The kettlebell has a leg up on the dumbbell with it's wider handle, though.  Movements like the two hand kettlebell high pull or two handed kettlebell swing are popular movements that are hard to mimic with the dumbbell because of the shorter handle the dumbbell has.

Floor Friendly - We've got to tip the scale in the dumbbell direction for this category.  No matter what the weight, dropping from too high and you've got some dancing to do to avoid getting bitten, but the Rubber Hex Dumbbell can make minor collisions more friendly for your floors, knees or whatever else might be in the path.

Smooth Grip versus Rough Grip - Most dumbbells have a chrome plated steel handle with light to moderate knurling to enhance their 'grip-ability.'  Since many of the movements are virtually static the chrome is an adequate choice.  Some manufacturers are also adding rubber coatings or rings to make the grip a bit more 'sticky'.

The kettlebell wins in the grip category in our book due to it's textured yet smooth handle.  With just enough variation in the surface of the handle due to the casting process, the kettlebell handle can make the athlete feel much more confident in their grip.  And that edge the kettlebell has in the grip category is all part of the design due to some of the movements that the kettlebell offers.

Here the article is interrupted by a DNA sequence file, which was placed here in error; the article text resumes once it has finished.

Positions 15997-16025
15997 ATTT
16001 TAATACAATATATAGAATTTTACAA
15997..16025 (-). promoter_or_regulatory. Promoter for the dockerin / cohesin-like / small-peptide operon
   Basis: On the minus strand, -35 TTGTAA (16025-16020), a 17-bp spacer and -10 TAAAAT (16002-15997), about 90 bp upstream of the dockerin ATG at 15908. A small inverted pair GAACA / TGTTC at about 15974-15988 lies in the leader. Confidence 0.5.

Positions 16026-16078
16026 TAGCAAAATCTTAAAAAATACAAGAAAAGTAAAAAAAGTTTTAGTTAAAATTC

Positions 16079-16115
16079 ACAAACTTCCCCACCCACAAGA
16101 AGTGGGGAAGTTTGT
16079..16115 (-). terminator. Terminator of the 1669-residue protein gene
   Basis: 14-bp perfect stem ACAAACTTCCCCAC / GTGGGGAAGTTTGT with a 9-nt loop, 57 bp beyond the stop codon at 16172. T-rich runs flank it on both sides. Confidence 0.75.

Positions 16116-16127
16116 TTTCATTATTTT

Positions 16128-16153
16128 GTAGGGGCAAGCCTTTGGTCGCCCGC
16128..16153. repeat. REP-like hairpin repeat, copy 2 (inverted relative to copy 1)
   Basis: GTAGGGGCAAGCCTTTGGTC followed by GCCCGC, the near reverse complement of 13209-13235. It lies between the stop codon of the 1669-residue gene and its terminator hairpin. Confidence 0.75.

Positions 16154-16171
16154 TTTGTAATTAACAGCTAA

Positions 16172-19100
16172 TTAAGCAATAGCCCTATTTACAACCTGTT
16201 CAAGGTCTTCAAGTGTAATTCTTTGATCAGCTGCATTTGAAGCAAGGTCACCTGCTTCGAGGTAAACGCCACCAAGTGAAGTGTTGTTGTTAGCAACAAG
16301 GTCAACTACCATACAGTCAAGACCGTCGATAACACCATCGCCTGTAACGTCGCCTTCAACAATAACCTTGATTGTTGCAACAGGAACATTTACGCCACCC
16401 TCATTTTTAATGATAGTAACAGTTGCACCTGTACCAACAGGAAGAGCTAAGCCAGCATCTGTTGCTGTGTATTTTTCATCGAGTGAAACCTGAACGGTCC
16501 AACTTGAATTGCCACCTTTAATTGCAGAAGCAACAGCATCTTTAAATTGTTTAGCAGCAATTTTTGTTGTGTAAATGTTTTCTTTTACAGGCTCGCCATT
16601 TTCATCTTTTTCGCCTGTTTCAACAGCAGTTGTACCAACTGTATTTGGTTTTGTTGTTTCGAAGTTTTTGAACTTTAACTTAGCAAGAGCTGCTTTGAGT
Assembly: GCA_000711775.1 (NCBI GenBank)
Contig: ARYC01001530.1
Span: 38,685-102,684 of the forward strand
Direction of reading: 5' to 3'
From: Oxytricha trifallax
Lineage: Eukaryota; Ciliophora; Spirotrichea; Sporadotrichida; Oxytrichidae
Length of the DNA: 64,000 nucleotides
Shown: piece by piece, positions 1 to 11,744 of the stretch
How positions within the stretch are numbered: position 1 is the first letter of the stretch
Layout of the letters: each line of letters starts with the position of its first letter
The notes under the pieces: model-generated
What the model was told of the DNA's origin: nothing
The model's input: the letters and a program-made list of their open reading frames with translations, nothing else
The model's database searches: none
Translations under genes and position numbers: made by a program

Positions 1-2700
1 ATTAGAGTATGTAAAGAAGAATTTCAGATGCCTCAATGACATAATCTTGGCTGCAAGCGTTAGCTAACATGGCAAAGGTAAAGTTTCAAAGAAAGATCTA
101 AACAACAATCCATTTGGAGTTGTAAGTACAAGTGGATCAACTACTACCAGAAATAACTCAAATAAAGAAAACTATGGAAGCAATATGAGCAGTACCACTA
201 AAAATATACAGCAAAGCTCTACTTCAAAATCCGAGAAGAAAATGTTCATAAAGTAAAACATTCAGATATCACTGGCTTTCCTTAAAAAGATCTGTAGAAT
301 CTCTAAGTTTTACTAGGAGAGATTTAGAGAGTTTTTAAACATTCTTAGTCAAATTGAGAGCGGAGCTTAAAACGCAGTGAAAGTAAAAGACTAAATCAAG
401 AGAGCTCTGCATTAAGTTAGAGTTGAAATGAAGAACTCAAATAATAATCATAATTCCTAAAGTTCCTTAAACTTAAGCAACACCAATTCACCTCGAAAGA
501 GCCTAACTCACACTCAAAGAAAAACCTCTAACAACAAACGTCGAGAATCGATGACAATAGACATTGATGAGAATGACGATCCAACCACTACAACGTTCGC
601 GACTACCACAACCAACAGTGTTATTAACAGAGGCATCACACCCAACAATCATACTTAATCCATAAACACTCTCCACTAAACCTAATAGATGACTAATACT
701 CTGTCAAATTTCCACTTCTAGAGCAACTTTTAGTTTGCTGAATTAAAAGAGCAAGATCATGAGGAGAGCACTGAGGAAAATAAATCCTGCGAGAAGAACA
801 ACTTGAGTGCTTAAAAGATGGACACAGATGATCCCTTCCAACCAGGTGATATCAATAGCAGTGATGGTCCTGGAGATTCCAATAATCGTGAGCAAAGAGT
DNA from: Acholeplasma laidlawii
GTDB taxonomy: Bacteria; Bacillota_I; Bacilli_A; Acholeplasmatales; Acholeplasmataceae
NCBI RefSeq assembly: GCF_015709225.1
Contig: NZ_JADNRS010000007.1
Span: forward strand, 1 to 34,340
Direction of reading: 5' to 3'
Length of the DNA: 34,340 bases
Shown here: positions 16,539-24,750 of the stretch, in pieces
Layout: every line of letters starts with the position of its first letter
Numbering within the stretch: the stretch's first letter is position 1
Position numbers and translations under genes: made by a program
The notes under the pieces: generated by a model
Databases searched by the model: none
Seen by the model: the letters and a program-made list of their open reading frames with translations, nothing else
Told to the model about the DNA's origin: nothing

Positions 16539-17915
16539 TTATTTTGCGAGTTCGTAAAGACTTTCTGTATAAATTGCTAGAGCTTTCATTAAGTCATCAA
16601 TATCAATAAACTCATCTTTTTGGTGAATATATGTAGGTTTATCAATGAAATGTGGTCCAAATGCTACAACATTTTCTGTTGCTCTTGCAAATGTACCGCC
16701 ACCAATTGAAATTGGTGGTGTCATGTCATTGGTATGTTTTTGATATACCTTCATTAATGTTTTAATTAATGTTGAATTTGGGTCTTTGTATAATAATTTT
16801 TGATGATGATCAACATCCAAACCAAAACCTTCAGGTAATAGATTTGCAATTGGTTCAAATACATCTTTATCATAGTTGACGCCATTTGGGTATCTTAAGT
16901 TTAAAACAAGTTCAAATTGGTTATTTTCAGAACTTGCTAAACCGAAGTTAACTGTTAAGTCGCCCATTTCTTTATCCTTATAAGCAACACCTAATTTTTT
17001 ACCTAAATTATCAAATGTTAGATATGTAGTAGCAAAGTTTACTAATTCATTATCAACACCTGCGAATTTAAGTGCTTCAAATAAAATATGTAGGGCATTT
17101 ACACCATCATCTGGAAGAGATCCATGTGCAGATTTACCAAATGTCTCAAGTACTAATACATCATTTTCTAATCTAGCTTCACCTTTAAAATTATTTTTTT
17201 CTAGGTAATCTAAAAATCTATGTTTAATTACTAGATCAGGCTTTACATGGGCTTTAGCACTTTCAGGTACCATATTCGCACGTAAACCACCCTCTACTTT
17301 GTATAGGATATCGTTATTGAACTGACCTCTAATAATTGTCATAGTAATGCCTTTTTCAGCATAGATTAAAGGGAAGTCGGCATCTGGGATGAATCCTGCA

Balance - Let us start off by saying that perfect balance isn't always your best friend.  Let's take a look at the plank push up for just a moment.  With both hands firmly on a level floor, the movement is  fairly isolated.  Place each of your hands on a medicine ball or slam ball and we've got a whole new ball game.  Instability in the movement recruits a bunch more muscle and forces even more concentration.  That's a good thing.